Though Spiritually Bereft, I Never Felt Bullied As A Jew At McGill

My time at McGill University was intellectually satisfying but spiritually deficient. Let me preface my words by acknowledging that I am an Orthodox Jew and Orthodoxy was absent from McGill University’s campus. Benchmarks of Orthodoxy such as a daily prayer quorum, hot kosher food, fellow observant Jews, and Shabbat and Chagim observance were scant. Orthodox life was wanting in all these measures and hence, I ultimately transferred into NYU after a two-year sojourn in Montreal.

Zionism and anti-Zionism at McGill, however, were prevalent. In all four of my semesters at McGill, an anti-Zionist club cloaked in the visage of a “pro-Palestinian human rights” entitled SPHR (Students for Palestinian Human Rights) brought forth a motion at each semester’s General Assembly condemning or calling for a boycott of the State of Israel. There was no talk of the atrocities in Syria, the terrorism that plagued Europe, or the political extermination of Vladimir Putin’s dissidents in Russia; rather, the sole focus was on highlighting the supposed human rights violations of the State of Israel. The double-standard was stark.

Nevertheless, never for a single moment did I feel bullied, vulnerable, or embarrassed to be a Jew on campus. SPHR and its followers were the embodiment of a loud minority. They were a small group of radically left-wing students with an air of arrogance and ignorance of facts whose tenacious agenda garnered them a louder voice. However, McGill students at large, in my opinion, simply did not care about anti-Zionism or were not politically charged. Additionally, I felt that students separated Zionism from Judaism and therefore could disagree with one without the other. As such, I never once felt threatened as a Jew.

My time in NYU could not be a starker contrast to McGill. At NYU, there is a strong and burgeoning Orthodox as well as non-observant Jewish community. In terms of Orthodoxy, there is a prayer service three times daily at two different locations on campus and enough kosher food to feed an army. Moreover, there is a supportive community of Orthodoxy on campus that further fosters Jewish observance.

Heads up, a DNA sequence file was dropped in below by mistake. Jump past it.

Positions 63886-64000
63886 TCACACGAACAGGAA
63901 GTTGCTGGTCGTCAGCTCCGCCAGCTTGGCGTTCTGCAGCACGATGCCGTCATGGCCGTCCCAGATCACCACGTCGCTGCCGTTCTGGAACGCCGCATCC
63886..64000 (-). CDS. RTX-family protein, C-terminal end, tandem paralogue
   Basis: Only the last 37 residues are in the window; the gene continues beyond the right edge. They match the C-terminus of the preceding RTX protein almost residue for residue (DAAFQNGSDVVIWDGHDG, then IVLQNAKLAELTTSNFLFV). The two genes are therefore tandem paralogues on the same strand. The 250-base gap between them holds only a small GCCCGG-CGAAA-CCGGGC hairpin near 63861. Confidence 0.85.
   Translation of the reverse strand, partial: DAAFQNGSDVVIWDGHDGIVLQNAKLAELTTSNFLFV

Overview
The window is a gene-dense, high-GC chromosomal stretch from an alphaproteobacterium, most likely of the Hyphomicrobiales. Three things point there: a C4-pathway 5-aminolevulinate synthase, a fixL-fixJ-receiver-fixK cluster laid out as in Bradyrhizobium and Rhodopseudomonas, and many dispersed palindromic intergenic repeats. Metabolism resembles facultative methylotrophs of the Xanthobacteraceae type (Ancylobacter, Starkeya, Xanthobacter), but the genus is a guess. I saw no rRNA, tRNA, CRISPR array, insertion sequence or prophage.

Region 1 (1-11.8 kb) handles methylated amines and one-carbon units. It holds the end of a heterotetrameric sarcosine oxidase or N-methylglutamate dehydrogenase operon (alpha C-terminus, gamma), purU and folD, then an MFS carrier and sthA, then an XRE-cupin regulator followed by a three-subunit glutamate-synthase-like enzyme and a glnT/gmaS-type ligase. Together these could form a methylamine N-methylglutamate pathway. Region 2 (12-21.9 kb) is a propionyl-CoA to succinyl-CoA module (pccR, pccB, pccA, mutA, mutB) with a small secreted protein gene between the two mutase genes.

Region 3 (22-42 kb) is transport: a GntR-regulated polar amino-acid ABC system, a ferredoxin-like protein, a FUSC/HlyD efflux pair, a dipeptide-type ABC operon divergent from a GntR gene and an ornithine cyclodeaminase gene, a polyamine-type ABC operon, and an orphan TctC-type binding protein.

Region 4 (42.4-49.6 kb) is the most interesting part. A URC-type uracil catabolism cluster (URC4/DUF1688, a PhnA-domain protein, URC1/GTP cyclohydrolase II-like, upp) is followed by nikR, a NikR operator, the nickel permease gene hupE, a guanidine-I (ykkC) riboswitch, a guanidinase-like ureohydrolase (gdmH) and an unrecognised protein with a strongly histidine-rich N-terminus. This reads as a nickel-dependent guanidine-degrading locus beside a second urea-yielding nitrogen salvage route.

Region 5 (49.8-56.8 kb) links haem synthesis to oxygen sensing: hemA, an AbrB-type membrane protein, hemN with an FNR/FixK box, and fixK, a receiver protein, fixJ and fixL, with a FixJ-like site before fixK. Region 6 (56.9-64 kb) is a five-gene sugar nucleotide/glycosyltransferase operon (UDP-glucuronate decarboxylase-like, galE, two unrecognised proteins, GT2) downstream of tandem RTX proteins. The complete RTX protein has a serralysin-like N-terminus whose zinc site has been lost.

In my experience, anti-Zionism on campus has been negligible. Indeed, there was a BDS motion from a law school student group earlier this year, but to my understanding, that has been the extent of anti-Zionism. Unlike McGill, at NYU there are no semester-ly motions condemning Israel, nor an anti-Zionist student press and certainly no harassment (the only bullying I’ve experienced is in engaging in open and honest debate that respects right-of-the-aisle views).

As such, I feel no fear nor embarrassment to be a Jew on campus at NYU. Indeed, NYU the closest thing to home that I could find 3,000 miles away from it.

The views and opinions expressed in this article are the author’s own and do not necessarily reflect those of the Forward.

Though Spiritually Bereft, I Never Felt Bullied As A Jew At McGill

Your Comments

The Forward welcomes reader comments in order to promote thoughtful discussion on issues of importance to the Jewish community. All readers can browse the comments, and all Forward subscribers can add to the conversation. In the interest of maintaining a civil forum, The Forward requires that all commenters be appropriately respectful toward our writers, other commenters and the subjects of the articles. Vigorous debate and reasoned critique are welcome; name-calling and personal invective are not and will be deleted. Egregious commenters or repeat offenders will be banned from commenting. While we generally do not seek to edit or actively moderate comments, our spam filter prevents most links and certain key words from being posted and the Forward reserves the right to remove comments for any reason.

Recommend this article

Though Spiritually Bereft, I Never Felt Bullied As A Jew At McGill

Thank you!

This article has been sent!